As much as 5.8% of global IT budget in organisations with 1,000 employees is being "wasted’ on underused applications, according to research published this week by HP.
If the estimate is true, that could be quite a large amount of misused resource – possibly as big 16.9 billion for organisations of all sizes, and over $8bn for organisations with 1,000 up (those numbers based on IDC estimates of world ICT capacity).
The research also says that application sprawl is a "major issue" for European organisations. French firms seem to be suffering the most, here, with 83% of Gallic CIOs agreeing that application sprawl is a problem, as compared to 58% here in Perfidious Albion, while utilities and telecoms are said to be experiencing the issue more than other sectors.
Is this a problem? The survey says yes, claiming application sprawl or under-use is "tying up resources for maintenance that could be used for innovation". Almost 15% of applications in use across the business are underused and not providing real business benefit, while a third of all respondents suggested that the proportion of such spare applications was in excess of 20% of their entire portfolio.
Why? Because servicing and supporting these applications that deliver little or no value to the business leads to higher and unnecessary maintenance costs, that’s why.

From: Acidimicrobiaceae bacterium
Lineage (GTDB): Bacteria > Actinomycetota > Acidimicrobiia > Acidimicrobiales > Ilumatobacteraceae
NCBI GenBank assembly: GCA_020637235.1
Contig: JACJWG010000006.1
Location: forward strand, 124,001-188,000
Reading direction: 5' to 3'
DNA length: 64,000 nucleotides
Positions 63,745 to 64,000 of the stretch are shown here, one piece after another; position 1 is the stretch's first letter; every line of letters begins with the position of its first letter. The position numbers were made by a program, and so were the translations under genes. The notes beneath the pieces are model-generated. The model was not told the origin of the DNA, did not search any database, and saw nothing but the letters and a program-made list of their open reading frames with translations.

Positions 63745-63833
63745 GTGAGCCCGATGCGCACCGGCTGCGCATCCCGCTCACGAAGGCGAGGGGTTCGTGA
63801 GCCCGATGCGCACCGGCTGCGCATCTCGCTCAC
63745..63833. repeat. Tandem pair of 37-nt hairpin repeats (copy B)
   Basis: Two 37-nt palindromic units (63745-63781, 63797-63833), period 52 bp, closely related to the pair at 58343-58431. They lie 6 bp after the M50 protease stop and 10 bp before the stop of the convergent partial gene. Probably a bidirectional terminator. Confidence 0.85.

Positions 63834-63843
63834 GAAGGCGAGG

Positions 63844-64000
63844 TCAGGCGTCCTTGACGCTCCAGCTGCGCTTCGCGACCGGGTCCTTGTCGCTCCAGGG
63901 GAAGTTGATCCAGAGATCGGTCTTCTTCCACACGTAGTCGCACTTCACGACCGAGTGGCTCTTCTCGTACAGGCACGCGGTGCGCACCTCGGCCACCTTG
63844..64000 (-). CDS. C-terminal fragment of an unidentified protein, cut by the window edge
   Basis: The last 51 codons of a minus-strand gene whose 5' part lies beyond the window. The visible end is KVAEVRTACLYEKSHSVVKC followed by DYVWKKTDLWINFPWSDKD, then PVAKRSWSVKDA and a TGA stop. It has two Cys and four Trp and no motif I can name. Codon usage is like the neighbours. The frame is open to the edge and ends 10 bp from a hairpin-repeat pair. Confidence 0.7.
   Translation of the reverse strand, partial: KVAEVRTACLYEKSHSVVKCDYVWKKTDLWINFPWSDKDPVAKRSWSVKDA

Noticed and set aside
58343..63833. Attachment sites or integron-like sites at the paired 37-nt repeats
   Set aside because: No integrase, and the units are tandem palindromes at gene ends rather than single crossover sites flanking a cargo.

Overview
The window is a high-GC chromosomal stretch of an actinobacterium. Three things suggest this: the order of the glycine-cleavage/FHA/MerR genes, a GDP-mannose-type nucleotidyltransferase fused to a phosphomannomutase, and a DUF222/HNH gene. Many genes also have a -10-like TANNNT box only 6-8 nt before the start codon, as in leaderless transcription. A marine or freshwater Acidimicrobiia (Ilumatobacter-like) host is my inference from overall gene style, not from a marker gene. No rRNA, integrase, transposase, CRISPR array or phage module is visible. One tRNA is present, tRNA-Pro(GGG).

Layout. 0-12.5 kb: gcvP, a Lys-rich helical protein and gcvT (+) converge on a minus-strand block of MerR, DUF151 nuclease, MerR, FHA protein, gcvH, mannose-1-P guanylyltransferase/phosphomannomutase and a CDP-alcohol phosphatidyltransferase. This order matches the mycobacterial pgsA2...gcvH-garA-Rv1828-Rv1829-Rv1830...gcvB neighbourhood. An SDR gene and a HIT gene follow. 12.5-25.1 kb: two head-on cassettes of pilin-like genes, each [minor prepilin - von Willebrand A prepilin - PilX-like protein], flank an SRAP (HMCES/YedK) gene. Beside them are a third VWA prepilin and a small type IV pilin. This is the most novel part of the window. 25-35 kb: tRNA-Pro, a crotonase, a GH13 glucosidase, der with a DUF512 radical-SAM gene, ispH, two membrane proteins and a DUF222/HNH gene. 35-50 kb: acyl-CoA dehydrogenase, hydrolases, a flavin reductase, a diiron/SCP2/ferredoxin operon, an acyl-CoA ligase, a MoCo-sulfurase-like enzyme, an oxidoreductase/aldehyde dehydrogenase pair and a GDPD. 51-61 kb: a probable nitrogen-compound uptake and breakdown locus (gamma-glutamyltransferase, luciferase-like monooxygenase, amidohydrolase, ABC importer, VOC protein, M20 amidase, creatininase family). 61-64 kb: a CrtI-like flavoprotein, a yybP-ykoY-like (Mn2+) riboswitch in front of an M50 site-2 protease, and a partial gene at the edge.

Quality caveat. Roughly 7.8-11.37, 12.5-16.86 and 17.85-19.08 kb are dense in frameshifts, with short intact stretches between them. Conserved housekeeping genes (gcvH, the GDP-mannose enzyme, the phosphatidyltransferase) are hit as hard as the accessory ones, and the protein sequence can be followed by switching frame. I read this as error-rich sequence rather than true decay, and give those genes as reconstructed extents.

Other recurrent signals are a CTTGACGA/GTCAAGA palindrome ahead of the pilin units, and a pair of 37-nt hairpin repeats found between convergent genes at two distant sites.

The pollsters asked 500 European CIOs if they though they needed to modernise their applications environment to get rid of the problem, and over half said yes – though this group also blame their organisational management for being unwilling to loosen enough budget to actually do so, citing it’d be too risky.
So we have a situation where (according to this data) no less than 97% of the CIOs contacted, across all countries and business sectors, say effective management of the applications portfolio is critical to business success. Why, then, is all this (alleged) waste going on?
Because of the complexity of the management of apps, says HP’s Stuart Bladen, European VP of Application Services in its Enterprise Services arm. "It’s a bit like your own PC at home," he argues. "Every 18 months or so, you clear out all the rubbish, rebuild it and find it gets back to being much faster and easier to use. The same thing is happening to too many CIOs, but they aren’t doing the Spring Clean they need to get rid of the waste and similarly benefit."
But how do I know which apps are "wasteful"? "All applications are not born equal, so they should be managed differently based on the business value associated with them," he argues. Good ICT housekeeping suggests you audit your application stock, looking to measure each piece of code on whether it is still delivering you competitive advantage, revenue benefit and cutting costs. If not – dump it, unless it’s something that you need to keep for business criticality (e.g. compliance) or user visibility reasons.
It’s sensible advice. We’ve put, as you’ll notice, waste in scare quotes, as we think it’s arguable if all of this is really as superfluous to requirements as the vendor thinks. But even if that $16bn figure is too high, any waste in this climate is not helpful.
Time to get out the software Marigolds and chuck out what you don’t need anymore, it seems.